SNV30239

SNV30239

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Friday, 6 June 2014

D Day



Today is the 70th anniversary of D Day, a turning point in World War  II, where the bravery of the Allied troops changed the course of the war, and of history. A day when 4,087 Allied soldiers died.

It's a very emotional day for those former soldiers who are fit enough to return to Normandy, to see their fellow men, to accept the gratitude of so many, for what surely must be the last time.

It's an emotional day too for the families whose loved ones weren't able to return, and for those who survived as they see their relatives  struggle with their memories.

Over the last few years I've been very privileged to meet some of our D Day heroes, and what will I take away with me from meeting them is their sheer bravery, and the way that D Day and their wartime experiences are never far from their minds.

On Wednesday I was in North West Leicestershire to meet Roy Howe who was 19 on D Day.





He was a torpedo man who had already endured months working on the Russian convoy ships. On the morning of 6th June, he was relaying messages from shore to ship, but in the afternoon, he had a different job. He had to bring the wounded and dying back to his ship, the Serepice.




Roy and others like him saw things that no teenagers should see. And he still sees those dying and wounded in his dreams, even when he's awake. His tears run down his cheeks as he speaks, and as he then recounts the horrors of the Russian convoys, the tears fall faster and all I can do is hold the microphone and try not to sniffle and cry too.

 And I remember a good number of years ago interviewing the Right Reverend Maurice Wood, a former Bishop of Norwich. He was living in  a "home for decaying clergyman" as he termed it when I first met him. I was there to talk to him about something completely different, but as I was about to leave, I saw a huge leather bound book.

 "That's my prayer book " he said ...and as he opened the book and leafed carefully through the hundreds of pages, I saw it was no ordinary prayer book. On each page there was a list of names...people who he prayed for each day with dates alongside. I saw the dates on the earlier pages....June 1944. It was then he told me he was a marine commando chaplain and landed with his men on D Day and one of his closest friends was killed as soon as landing on the beach. his name is in that book, as  well as hundreds of others  killed during the landings .

Maurice died back in 2007 at the age of 90, but I will never forget him.

And that's the whole point of today...not to forget the sacrifices that were made seventy years ago. To think about the men and women who were placed in impossible situations, who did their best fighting for a cause. To say thank you....to salute their heroism, and remember not just the ones who lay in row upon row in those immaculate French cemeteries, but the ones who came back.. the ones who can still, to this day, never forget what happened.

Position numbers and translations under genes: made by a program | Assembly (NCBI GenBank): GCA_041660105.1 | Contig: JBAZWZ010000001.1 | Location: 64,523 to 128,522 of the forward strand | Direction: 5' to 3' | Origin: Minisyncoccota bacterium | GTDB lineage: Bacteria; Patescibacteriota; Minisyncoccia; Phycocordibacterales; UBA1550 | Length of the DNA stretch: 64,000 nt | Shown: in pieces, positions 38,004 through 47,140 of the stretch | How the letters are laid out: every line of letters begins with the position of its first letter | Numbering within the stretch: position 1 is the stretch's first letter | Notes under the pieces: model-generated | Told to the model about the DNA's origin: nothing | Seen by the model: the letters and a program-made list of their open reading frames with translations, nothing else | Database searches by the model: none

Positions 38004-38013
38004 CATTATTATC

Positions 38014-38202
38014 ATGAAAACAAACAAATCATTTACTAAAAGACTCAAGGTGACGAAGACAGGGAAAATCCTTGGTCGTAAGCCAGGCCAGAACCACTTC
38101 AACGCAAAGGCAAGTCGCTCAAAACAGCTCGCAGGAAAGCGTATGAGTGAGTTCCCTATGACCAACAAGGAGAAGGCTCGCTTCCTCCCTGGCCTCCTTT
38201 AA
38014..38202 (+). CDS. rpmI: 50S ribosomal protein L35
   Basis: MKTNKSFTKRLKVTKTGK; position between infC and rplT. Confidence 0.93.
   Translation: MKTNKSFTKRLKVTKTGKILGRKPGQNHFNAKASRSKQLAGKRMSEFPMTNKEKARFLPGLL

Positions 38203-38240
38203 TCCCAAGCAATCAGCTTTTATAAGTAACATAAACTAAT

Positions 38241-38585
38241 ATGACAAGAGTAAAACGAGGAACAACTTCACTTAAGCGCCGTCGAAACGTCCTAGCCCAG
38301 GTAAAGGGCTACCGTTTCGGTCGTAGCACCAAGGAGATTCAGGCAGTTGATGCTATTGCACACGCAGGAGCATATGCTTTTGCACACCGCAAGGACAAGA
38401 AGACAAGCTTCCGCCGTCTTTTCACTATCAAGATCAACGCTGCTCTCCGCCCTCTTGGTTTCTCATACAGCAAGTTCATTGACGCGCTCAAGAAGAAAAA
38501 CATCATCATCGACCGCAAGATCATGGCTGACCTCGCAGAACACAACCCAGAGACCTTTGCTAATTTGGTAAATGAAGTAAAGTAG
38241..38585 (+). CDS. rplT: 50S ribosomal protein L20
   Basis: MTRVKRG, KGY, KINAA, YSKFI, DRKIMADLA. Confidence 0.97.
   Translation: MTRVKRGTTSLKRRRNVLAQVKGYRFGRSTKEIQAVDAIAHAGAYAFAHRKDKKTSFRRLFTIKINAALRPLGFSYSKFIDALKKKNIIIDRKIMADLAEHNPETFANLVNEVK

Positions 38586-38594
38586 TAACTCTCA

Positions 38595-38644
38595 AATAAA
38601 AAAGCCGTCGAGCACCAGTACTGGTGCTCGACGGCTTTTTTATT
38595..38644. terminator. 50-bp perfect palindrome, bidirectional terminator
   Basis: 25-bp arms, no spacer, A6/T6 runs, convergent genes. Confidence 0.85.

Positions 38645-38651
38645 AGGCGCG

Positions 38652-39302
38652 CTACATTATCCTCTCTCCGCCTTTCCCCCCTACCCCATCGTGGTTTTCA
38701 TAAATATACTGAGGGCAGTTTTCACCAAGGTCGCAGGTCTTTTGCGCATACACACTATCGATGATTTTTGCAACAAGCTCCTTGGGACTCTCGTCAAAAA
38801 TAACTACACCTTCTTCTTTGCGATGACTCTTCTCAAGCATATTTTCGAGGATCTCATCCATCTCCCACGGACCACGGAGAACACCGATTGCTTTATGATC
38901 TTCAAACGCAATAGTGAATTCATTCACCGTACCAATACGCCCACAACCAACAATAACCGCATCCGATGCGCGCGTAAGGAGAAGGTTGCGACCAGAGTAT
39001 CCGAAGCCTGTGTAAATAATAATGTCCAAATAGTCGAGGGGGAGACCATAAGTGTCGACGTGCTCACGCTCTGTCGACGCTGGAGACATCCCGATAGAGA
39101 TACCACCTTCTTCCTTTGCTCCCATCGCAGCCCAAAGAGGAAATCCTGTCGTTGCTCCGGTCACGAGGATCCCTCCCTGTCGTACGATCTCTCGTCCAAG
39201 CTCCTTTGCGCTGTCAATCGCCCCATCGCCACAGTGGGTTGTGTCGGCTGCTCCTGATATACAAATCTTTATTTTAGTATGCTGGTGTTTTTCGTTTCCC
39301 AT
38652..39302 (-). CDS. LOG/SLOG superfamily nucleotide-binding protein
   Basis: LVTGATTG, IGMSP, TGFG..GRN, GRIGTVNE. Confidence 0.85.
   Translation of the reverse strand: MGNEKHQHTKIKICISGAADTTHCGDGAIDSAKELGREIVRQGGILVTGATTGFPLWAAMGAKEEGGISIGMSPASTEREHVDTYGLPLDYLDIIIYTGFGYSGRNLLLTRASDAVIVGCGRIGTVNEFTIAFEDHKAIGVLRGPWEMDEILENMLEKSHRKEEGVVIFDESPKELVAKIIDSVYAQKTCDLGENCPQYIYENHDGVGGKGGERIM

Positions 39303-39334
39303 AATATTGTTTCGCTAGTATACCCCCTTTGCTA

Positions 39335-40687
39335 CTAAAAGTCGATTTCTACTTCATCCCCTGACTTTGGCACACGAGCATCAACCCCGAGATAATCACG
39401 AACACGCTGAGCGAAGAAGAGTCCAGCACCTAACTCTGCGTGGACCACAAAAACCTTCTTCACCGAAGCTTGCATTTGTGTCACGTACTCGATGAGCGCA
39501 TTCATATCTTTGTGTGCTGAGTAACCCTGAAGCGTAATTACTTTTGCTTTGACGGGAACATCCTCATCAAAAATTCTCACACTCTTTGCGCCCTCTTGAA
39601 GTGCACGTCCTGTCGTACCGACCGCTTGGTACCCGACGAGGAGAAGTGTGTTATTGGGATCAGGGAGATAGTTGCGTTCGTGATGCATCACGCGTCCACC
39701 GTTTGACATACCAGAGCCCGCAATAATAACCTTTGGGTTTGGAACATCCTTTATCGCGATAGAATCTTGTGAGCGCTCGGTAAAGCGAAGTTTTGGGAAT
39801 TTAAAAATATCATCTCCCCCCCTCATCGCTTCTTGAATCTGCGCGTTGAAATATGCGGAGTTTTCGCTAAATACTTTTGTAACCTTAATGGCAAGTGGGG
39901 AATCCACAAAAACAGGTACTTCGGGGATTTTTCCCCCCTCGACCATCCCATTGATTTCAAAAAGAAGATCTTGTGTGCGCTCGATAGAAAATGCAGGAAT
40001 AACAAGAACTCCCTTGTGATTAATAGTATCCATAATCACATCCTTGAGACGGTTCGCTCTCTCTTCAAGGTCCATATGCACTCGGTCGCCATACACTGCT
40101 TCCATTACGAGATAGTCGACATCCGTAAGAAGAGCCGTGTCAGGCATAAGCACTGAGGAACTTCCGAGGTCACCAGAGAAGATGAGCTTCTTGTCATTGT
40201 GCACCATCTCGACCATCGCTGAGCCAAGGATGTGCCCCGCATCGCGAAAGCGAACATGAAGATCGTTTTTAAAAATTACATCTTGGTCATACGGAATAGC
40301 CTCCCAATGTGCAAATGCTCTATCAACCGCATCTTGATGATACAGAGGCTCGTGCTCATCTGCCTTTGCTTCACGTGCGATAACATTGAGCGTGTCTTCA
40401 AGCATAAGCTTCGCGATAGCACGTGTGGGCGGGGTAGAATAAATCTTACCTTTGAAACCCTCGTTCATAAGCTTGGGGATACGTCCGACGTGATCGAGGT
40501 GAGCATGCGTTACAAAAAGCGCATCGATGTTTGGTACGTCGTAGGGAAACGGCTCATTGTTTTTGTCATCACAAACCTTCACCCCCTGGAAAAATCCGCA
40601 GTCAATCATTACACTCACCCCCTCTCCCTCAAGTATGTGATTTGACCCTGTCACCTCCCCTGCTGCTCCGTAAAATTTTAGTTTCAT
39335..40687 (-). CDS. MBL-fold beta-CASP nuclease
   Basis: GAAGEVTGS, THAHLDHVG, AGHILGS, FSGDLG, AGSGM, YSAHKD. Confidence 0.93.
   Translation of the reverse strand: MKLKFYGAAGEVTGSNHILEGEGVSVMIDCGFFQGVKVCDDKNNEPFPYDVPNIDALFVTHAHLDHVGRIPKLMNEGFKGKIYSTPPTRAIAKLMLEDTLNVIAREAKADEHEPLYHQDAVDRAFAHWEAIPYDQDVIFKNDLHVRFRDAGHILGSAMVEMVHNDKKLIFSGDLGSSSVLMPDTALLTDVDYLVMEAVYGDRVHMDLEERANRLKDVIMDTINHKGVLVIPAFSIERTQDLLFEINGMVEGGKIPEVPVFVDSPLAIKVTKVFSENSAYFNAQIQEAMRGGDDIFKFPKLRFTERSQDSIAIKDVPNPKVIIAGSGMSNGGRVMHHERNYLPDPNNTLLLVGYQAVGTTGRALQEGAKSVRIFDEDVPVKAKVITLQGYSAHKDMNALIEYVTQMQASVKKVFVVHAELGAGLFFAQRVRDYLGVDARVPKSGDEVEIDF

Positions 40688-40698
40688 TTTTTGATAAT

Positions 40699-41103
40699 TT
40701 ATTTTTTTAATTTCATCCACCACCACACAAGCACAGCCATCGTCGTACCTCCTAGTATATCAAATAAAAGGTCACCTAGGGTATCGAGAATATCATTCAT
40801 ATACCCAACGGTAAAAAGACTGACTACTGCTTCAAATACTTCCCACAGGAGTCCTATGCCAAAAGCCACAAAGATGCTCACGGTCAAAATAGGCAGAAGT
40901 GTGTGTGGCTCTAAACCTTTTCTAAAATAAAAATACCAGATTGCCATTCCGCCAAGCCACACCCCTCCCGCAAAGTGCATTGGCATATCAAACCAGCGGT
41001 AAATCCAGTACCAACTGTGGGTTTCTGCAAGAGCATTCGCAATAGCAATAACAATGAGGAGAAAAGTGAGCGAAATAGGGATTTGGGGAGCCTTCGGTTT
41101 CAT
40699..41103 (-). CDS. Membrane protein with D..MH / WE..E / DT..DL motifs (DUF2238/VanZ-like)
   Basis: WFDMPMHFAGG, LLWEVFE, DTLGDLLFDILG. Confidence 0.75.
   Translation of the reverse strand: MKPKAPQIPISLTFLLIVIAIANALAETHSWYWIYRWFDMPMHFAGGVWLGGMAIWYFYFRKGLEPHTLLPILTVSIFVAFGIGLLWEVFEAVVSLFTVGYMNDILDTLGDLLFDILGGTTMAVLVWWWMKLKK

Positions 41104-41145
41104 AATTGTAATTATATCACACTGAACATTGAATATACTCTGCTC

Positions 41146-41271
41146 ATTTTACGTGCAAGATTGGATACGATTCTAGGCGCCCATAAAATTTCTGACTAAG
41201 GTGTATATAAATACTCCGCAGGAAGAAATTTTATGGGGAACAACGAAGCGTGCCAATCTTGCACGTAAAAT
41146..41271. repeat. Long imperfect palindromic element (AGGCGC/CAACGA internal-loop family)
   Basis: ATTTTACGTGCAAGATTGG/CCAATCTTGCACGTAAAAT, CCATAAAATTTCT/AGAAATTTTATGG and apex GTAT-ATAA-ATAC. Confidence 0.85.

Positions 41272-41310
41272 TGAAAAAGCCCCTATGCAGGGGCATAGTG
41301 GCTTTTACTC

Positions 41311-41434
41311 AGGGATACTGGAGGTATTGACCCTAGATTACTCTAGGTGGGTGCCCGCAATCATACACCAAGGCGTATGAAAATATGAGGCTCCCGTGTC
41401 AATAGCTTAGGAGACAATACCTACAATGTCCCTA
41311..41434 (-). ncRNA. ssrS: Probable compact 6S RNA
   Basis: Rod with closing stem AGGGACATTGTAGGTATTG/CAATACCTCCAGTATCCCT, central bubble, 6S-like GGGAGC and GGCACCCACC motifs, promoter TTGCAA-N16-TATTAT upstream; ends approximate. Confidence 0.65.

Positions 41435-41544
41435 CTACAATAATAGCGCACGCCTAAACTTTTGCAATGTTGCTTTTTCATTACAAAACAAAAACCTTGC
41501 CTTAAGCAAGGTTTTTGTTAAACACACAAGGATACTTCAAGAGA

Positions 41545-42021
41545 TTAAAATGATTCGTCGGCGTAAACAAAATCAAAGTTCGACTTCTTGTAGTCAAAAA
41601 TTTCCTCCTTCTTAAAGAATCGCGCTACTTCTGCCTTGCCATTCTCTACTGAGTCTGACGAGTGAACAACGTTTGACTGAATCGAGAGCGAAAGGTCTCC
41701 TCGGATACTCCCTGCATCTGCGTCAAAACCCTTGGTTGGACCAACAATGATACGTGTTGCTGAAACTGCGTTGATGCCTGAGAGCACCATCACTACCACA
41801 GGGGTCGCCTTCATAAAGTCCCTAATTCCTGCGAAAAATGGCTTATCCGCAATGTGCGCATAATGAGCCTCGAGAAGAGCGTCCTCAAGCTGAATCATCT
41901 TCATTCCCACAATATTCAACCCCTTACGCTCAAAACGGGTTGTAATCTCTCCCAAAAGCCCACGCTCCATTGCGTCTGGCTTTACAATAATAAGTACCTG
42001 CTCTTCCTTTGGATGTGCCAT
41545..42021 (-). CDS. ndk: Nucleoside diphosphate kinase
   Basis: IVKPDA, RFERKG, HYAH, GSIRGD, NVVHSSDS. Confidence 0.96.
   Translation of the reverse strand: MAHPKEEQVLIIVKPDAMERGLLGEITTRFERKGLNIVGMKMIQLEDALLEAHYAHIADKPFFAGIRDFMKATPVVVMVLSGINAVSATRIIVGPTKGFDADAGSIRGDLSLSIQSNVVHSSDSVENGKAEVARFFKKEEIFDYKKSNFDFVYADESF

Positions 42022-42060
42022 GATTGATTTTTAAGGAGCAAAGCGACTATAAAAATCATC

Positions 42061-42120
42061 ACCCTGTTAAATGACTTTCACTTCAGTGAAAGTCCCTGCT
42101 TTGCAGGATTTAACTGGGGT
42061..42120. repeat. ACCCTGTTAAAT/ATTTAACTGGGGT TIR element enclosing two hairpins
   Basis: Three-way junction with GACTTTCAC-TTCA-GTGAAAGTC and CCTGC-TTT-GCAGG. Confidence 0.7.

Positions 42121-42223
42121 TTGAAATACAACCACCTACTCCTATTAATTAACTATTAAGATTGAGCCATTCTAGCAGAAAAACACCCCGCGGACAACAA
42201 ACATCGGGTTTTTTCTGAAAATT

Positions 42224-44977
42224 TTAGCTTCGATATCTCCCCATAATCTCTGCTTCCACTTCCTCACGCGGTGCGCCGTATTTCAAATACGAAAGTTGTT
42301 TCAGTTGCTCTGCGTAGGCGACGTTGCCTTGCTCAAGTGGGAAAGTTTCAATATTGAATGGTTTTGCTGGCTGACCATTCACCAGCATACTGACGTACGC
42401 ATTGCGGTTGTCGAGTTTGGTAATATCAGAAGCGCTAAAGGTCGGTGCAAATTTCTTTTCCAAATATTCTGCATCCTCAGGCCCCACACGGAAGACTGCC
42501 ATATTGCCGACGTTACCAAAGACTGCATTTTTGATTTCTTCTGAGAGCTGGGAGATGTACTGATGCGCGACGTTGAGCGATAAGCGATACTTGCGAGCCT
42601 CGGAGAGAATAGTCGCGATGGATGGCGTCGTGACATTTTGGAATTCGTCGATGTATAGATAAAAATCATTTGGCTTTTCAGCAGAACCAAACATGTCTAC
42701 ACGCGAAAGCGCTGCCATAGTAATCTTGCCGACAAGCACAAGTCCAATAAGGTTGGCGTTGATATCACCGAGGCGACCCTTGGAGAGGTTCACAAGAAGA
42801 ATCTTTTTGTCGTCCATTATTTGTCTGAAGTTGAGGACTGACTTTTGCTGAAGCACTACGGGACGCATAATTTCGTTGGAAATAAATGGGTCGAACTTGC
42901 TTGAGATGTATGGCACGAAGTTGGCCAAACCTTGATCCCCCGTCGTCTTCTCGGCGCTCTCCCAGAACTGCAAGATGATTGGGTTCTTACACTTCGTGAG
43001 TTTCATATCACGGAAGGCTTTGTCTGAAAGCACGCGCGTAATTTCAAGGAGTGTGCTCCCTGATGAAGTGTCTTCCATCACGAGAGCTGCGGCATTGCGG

If you'd like to listen to Roy Howe, and two others...Ken West and Eric Newby talk about their memories...then click here...

http://www.bbc.co.uk/programmes/p020gm55

 

 
 

4 comments:

  1. My godmother - in a nursing home in dementia now - was stationed in Down Ampney for D-Day. She - along with many others - were taken there and locked in, so no secrets could escape, and told to work on the logistics of D-Day. So all those guns and bullets, all those combat trousers and underpants, loaves of bread etc etc - all had to be organised down to the last button. I really hope she managed to understand enough of yesterday's celebrations to reflect on her own role - men survived and had families because of her efforts.

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    1. I'm so pleased you've mentioned this...these are the sort of details we don't usually get, as those like your godmother kept fairly quiet about their roles. And like so many others of her generation, she did her duty....

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  2. What a moving post Bridget. An elderly relative, who is 94 now, used to light the flares on the runway for the planes returning from bombing missions. A lot of people wouldn't do it because it was so dangerous. She and many others are the unsung heroes of the War. We really can't quantify how much we owe to people like Roy, the Rt Rev Wood and my grandmother's cousin. Bravery beyond words.

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  3. Thank you very much Alex, and your relative sounds a very brave woman. That can't have been an easy job to do.You're right...bravery beyond words...

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